441 words


  5. Grieving is an interesting thing – you never know how long it will last and usually think it is going to last forever, but then one day you wake up and it doesn’t feel like you are being weighed down by a five hundred pound rock anymore. That day was today for Lina.

    She had been in the funk of grieving for over a month. She had been sleeping and drinking too much and not eating enough and had taken a leave of absence from work. Her brother was tired of her being a permanent fixture on his couch. She decided that she needed to start moving. She made a list of things she needed to do:

    1. Call work and tell them I am ready to come back
    2. Open all of my mail and get my bills in order
    3. Do a budget
    4. Find an apartment

    Lina loved looking at apartments. An empty apartment held so much possibility. Having a gypsy for a mother, Lina had moved a lot as a child and every new place represented a new start. With each move Lina planned to reinvent herself. She was going to be the better version of Lina – funnier, more popular, thinner and more sophisticated. As a child, that usually lasted a day or maybe two, and then she would trip over her own feet or say something so stupid, she was sure that no one would have anything to do with her the next day. Of course it was never that bad but the “better version” concept never worked out for her. But that was then. She was a kid then and there were a lot of things that were out of her control. As an adult, she had many more choices and she was feeling really good about all of the possibilities that were before her.



  6. Biting The Bullet

    Close enough up, Anna could smell her way forward, despite the thick fabric across her nose and mouth. Festering pus mingling with rot, competing with the rancid odour of meats long since neglected, lying now abandoned. She gagged despite the mask, continuing to move her feet forwards slowly through the mosses underfoot, hoping not to hear the giveaway crack of twig or branch. Impossible to keep eyes searching for both potential threat facing her and that posed by the noises of potential undergrowth which might betray her. Choices, choices, long since made. The bullet, though light in her trouser pocket, comparative to the suppressed bolt action rifle slung across her shoulder, remained a heavy weight. She was here to bring her home.

    They had laughed about it the first time, courtesy of the whiskey shot burning in their stomachs, combined with the lack of anything decent to eat that evening, the booze going to their heads a little, shoulders relaxing from their permanent protective hunch momentarily, before remembering they were out in the open – that they needed to find cover for the night, before dusk descended upon them. Still, they had an hour or so yet, though they would need to be on the move very soon. Always too soon.

    “Promise me,” Lou had said. “That you will, if needs be.” Her lips were smiling, belied by her eyes, staring straight into Anna’s own. No hint of humour there.

    “Don’t be silly,” Anna said. “You’re letting the drink do your talking. Shut up now.”

    “I would,” Lou responded instead. “You know I would.”

    “Somewhere in there that’s supposed to be a good thing?” Anna remembered saying.

    “You know it is.” A pause. “Come on. Say you’ll do it. You have to. We’re sitting here ‘til you do, come what may. You know I’ll do that too.” Lou’s body was rigid, anticipatory. “Just try me.”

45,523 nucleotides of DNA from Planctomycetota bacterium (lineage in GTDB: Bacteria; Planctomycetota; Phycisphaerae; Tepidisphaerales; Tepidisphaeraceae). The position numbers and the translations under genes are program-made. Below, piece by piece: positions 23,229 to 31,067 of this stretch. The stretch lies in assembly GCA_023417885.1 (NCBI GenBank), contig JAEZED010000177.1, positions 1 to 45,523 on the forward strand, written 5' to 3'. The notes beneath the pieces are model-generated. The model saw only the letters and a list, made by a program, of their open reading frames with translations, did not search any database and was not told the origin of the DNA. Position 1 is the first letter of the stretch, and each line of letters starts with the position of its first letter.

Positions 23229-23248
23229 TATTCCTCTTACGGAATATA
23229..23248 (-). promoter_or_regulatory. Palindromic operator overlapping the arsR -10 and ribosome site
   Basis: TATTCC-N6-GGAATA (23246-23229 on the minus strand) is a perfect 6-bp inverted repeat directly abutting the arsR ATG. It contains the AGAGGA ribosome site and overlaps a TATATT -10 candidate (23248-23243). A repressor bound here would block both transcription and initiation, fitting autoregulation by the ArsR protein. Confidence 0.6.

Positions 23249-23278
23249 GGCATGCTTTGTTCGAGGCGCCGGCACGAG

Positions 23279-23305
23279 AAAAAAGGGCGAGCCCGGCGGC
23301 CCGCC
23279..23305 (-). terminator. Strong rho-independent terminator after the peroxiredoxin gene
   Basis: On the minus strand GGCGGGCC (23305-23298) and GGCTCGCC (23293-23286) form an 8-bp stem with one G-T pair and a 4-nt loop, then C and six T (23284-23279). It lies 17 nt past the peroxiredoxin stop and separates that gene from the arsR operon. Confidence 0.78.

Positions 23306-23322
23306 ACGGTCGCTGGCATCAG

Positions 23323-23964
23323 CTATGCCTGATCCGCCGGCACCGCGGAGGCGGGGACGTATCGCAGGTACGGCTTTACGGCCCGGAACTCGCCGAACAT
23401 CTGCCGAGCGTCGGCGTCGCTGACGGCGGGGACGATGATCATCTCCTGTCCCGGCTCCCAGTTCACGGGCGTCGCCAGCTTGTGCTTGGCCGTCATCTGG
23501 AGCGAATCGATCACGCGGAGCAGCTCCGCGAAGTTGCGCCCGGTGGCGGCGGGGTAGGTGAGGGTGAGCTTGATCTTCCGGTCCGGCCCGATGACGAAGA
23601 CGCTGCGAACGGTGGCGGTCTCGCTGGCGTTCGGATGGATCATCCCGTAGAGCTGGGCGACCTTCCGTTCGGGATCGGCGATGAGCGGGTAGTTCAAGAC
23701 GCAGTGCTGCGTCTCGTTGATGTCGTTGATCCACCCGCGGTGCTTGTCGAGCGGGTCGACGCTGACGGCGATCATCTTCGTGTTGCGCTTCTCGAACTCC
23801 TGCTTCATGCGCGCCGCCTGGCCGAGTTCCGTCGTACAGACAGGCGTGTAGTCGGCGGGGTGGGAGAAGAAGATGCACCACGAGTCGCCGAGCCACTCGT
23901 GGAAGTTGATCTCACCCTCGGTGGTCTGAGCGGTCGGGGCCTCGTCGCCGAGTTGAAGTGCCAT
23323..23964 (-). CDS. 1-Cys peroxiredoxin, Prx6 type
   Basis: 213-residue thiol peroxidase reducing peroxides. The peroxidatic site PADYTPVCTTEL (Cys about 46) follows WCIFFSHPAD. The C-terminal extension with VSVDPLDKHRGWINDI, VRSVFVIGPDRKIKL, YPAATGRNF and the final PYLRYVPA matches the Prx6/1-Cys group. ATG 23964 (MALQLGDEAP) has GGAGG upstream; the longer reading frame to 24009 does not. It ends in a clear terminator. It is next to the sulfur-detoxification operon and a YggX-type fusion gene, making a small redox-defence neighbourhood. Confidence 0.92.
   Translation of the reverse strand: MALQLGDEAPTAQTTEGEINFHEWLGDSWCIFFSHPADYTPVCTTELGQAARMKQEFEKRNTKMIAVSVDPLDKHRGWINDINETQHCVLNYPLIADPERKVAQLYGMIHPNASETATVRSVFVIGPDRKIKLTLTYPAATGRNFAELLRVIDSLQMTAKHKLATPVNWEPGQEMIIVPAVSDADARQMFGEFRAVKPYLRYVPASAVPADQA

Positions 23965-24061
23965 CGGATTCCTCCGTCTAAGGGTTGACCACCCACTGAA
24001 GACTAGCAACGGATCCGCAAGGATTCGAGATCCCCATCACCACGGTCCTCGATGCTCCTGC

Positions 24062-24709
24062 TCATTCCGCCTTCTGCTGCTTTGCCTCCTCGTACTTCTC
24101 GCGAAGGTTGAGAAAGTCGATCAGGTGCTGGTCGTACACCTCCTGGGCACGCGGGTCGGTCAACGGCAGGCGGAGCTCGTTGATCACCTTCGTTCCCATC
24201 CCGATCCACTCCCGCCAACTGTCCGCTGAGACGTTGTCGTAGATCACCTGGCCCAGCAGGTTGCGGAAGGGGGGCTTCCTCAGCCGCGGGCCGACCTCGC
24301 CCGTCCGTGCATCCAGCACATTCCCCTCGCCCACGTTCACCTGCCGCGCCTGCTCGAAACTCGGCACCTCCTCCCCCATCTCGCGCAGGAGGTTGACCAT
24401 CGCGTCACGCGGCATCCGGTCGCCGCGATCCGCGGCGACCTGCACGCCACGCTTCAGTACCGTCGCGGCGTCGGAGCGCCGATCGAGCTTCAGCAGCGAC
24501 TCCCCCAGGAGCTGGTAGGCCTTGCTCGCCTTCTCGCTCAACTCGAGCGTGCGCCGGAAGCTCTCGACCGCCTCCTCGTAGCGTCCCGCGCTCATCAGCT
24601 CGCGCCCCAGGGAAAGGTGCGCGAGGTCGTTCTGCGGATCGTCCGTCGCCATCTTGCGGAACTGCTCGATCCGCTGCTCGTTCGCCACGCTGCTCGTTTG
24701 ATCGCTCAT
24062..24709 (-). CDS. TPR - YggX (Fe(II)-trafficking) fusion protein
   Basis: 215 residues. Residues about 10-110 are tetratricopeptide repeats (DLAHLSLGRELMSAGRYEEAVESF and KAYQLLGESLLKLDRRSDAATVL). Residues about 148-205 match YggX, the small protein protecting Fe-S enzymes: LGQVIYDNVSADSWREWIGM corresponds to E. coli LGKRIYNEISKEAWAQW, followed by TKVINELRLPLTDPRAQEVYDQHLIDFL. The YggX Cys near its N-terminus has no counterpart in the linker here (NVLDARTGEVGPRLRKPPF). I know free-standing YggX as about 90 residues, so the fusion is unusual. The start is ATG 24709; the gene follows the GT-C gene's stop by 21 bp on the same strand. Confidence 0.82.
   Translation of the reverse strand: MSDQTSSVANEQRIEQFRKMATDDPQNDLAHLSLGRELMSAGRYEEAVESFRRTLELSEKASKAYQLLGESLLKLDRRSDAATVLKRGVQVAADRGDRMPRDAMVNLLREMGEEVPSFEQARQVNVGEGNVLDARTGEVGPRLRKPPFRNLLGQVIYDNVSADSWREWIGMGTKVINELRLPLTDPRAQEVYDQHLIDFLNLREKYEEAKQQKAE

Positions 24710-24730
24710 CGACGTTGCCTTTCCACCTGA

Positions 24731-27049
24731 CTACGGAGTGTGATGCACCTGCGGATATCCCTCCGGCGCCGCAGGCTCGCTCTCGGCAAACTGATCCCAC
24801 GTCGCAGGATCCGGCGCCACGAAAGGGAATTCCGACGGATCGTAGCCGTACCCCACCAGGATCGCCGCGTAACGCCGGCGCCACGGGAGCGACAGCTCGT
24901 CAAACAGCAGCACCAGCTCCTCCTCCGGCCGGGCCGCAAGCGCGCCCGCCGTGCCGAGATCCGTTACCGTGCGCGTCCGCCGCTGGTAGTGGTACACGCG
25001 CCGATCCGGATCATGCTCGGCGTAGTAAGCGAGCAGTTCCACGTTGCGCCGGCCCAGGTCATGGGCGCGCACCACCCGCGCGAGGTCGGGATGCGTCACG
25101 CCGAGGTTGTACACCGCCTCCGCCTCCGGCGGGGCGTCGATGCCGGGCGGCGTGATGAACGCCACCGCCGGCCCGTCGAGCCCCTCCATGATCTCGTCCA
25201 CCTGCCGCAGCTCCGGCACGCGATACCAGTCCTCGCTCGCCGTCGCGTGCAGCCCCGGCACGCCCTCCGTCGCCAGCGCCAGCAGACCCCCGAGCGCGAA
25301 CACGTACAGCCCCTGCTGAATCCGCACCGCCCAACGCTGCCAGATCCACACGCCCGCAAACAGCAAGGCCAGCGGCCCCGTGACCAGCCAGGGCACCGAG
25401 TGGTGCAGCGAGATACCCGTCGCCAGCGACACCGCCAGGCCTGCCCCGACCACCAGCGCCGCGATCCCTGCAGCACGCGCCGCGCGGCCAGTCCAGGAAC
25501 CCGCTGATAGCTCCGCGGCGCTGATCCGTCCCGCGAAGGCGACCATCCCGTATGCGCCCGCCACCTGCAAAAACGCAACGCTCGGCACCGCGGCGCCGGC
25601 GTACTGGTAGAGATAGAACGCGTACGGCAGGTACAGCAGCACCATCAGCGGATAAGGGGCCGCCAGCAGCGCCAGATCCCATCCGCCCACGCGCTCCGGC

Anna sighed, exhaling quickly; one long breath. “For Pete’s sake! Fine, I’ll do it, then. Just get a friggin’ move on! Seriously, now! No more messing.” She held a hand out to pull Lou to her feet. “You’ve got what you want now.”

    “Not quite,” Lou said. “You still need to be able to aim it when it counts.”

    “I can aim,” Anna said, tone sharp, words curt. “You know I can. I have done.”

    “Bit different this time though. You’ll practise.” Lou’s voice was decided.

    “Not now. Another night. Let it go.”

    “Later. Or you won’t at all. You know it. You need to be able to do it today. Now. Any time.”

    “Once we bed down, then,” Anna conceded.

    Lou had nodded, letting it drop, as they gathered themselves together.

    Now Anna was here. Lou’s weapon gripped in her sweaty palms. Lou’s bullet in the corner of her pocket, holding her to it. Lou had had the other. Might still have it now, not that she would notice.

    It could have been either of them. It had been Lou though – there one minute, gone to all intents and purposes the next, as ragged nails had caught at the back of her hand, seemingly appearing from nowhere, scouring a gouge across it. “Skin’s broken,” she said, tensely. A tight smile – there – gone – and she moved, letting herself fall in amongst the shambling shufflers. Deliberate. “Run,” she’d said and Anna had, stumbling her way through the tears which threatened to make her fall over herself, as she kept going.

    Keep to the plan. Back during day. When they would be sleepy senseless, barely moving. They never went far. Not so quickly, anyway. Time. Time to bring her home. To hold true to her promise.

    Anna could see the blue of the t-shirt, sleeve torn at the edges, at the corner of her vision. She trained her eyes on the tangled hair falling over the back of it; praying it would remain turned from her – not to be forced to look into those unseeing eyes; to see the greying skin. Not this time.

    Though she had never prided herself on being the sharp shooter of the family, she’d been taught well enough for this. “For you, Lou,” Anna said. She took careful aim. She fired.

    (700 words)



  7. @ bullishink 699 words


  8. Really enjoyed this, Ruth. Love the last line.


  9. I’m sucker for the car related romance with a touch of sadness myself. So good.


  1. Pingback: Mid-week Blues Buster, 2.19 | Project Gemini